• If you want to discover more old-school play of simulating the world or making dungeon delving a logistics challenge, check out the Old School Renaissance (OSR) subculture. There are dozens and dozens of retroclones of older D&D editions that have a completely different philosophy than modern D&D, and even if it's not your cup of tea, understanding where some rules come from can help you better use them in your modern games. Some games to look out for are Old School Essentials, Worlds Without Number (it has excellent GMing tools!) and Electric Bastionland (the way this game conceptualises map design is nothing short of game changing!). I'd also strongly suggest reading Matthew J. Finch's A Quick Primer for Old School Gaming, which is like a 13-page manifesto that summarises the core tenets of the OSR gaming style.
  • I never grasped it myself, but a lot of people say Dungeon World really helped improve the way they DM. It's a narrativist game (so the rules are less concerned about simulating the world and more about distributing power between the GM and the players to help them create interesting stories in the moment), so it's different from D&D's usual style. That said, its GM advice on Fronts (basically abstract ways of imagining the forces opposing the PCs) as well as Moves (specific tools the GM can use to advance the story) can be quite useful. I haven't grokked its rule system yet so I can't say I'm a big fan of it, but it's definitely worth checking out. Also one disclaimer: one of the co-creators of the game (Adam Koebel) has been pretty much exiled from the gaming community for some unacceptable behaviour, but the other creator seems like a good dude.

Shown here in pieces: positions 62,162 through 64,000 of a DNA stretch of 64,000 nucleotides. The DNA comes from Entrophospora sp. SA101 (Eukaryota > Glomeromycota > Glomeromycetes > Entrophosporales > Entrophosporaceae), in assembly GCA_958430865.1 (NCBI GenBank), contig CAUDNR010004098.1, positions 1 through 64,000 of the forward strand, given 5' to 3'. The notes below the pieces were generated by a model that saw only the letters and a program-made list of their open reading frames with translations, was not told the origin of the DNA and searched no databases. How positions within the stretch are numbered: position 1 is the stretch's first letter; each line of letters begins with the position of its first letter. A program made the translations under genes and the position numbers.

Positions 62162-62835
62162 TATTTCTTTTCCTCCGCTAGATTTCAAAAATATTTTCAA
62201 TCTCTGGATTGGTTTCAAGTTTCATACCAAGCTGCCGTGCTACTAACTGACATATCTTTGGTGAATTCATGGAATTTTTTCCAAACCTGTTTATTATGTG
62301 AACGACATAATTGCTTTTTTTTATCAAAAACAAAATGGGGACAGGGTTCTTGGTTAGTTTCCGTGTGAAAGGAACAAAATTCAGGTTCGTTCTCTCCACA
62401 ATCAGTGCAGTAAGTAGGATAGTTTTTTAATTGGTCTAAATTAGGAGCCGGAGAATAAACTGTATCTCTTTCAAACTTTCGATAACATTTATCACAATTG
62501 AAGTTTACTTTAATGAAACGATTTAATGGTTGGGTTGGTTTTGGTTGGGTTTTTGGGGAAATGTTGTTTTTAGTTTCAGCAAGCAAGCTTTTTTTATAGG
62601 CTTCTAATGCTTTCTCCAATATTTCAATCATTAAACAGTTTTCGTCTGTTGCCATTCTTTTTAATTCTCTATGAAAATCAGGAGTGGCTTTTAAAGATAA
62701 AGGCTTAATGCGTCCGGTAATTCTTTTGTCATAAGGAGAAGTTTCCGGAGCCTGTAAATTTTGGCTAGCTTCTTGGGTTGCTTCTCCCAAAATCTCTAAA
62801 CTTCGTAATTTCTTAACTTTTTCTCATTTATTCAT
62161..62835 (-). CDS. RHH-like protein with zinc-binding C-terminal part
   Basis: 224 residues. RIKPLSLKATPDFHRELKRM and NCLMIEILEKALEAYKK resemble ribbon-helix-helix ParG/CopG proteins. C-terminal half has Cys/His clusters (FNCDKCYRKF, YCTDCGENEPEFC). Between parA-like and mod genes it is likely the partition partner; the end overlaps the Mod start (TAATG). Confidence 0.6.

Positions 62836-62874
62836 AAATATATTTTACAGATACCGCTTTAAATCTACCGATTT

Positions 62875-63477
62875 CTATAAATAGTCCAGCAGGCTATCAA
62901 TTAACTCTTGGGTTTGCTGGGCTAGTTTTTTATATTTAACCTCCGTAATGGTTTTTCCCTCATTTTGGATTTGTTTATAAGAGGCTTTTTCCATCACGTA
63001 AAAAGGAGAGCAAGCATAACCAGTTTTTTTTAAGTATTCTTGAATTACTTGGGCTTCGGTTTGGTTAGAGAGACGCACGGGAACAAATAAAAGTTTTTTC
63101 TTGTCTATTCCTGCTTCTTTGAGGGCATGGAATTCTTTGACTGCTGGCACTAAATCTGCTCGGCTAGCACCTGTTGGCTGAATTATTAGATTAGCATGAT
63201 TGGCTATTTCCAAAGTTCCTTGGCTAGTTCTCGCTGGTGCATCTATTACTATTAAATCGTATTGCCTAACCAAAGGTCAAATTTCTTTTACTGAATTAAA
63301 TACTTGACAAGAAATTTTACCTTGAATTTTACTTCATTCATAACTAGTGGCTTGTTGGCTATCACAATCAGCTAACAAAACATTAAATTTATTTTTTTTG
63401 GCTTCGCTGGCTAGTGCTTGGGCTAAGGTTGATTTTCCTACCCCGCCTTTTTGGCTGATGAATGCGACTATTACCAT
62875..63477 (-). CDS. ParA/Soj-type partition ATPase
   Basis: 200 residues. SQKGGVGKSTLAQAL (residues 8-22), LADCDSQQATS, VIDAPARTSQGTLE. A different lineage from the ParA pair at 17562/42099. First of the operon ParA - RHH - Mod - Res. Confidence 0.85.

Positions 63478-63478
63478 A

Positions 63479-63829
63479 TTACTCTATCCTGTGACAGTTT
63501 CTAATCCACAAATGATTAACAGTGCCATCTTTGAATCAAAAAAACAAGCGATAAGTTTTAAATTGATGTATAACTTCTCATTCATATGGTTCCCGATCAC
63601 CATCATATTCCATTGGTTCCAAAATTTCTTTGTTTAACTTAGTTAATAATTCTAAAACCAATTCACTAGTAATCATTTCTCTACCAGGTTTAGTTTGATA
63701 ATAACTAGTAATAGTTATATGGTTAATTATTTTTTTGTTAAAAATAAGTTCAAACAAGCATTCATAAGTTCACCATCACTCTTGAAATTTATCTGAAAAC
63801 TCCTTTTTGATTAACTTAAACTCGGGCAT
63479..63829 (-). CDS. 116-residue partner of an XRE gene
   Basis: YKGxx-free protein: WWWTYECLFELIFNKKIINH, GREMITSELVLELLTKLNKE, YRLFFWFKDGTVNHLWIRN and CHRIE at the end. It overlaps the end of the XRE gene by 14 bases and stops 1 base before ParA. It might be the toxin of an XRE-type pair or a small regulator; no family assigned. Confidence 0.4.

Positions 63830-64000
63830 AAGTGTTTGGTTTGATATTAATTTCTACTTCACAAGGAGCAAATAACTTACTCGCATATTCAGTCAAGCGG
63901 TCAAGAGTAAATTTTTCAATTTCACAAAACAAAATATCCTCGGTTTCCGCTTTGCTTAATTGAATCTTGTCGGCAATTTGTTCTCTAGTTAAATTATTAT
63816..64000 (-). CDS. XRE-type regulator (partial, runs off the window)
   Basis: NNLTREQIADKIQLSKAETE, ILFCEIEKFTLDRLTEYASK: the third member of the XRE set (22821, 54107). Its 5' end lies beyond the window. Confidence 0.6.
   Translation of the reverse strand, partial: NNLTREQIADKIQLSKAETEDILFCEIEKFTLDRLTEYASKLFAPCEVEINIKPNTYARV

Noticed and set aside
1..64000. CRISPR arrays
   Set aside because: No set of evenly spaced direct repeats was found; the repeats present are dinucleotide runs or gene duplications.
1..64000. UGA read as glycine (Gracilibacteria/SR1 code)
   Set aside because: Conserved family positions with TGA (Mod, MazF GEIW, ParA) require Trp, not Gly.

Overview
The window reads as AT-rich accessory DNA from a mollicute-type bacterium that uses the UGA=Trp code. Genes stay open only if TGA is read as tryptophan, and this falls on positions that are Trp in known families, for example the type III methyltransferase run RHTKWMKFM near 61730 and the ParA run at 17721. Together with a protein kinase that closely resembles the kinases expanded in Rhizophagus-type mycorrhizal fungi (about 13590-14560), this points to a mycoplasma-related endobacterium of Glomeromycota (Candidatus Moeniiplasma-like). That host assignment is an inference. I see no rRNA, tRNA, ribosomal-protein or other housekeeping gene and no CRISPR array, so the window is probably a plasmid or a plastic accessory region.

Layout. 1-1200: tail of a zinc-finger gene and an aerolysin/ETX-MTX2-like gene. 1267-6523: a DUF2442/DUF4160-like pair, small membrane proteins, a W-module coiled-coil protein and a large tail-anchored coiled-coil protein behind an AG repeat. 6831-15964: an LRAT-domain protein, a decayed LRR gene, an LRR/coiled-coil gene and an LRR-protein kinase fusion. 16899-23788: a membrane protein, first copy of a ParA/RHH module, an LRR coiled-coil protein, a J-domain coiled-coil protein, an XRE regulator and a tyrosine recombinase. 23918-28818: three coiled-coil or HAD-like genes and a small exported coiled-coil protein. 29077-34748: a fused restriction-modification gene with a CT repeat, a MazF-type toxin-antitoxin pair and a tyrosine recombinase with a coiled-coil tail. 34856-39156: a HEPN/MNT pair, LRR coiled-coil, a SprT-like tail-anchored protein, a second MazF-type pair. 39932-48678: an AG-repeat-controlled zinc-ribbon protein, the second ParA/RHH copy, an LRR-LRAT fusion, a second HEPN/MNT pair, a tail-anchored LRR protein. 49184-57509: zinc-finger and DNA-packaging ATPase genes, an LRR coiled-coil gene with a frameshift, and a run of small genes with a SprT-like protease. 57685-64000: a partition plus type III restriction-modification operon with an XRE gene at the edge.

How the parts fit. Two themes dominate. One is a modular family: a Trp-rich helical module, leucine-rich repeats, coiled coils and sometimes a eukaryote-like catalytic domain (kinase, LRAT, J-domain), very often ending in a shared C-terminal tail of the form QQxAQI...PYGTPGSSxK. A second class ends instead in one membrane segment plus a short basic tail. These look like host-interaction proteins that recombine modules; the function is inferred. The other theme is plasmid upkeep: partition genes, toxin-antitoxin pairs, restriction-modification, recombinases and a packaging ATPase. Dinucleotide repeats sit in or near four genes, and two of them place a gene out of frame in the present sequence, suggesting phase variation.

Atomoctba

Adventurer
Seconding Guy's book! He seems like swell fellow and I really enjoy his Youtube channel.

A less likeable fellow who still gives excellent advice is The Angry GM. His whole "writing like a pretentious a!@#*?$ who still uses grawlix like a PG comic" gets tiring incredibly quickly, and his blog has dropped in quality as he pivoted away from his strong suit of giving intuitive advice and tried to make robust systems (which he struggles with). His general attitude and some of his expressed political views also give me pause in supporting him. That said, his book Game Angry: How to RPG the Angry Way is genuinely filled with good advice, and the follow-up adventure book Fall of Silverpine Watch has an excellent layout and offers a really good tutorial module for teaching new players how to play and teaching new GMs how to GM.
Seconded the Angry GM. In his site (https://theangrygm.com, who would guess?), just this year, he started a whole new series to advice you how to be a better GM.

I do not agree with everything he writes, but even in the points I disagree, he gives me some stuff to ponder, analyze, and understand why I do not agree. The reasoning helps me to refine my GM capabilities to the direction I want.
 

Longspeak

Adventurer
Several come to mind. First, I will second Robin's Laws of Good Gamemastering. I learned a lot about story, and beats, and flow.

Next, the folk at Engine Publishing have made several of my favorite resources. They have a couple of books that are just useful resources, but several great books on running a game, a session, or even a campaign. Never Unprepared and Unframed are both great for both prepping a session and running unprepared (or handling those little curveballs players everywhere like to throw. And Focal Point and Odyssey give good advice in running sessions, and campaigns respectively.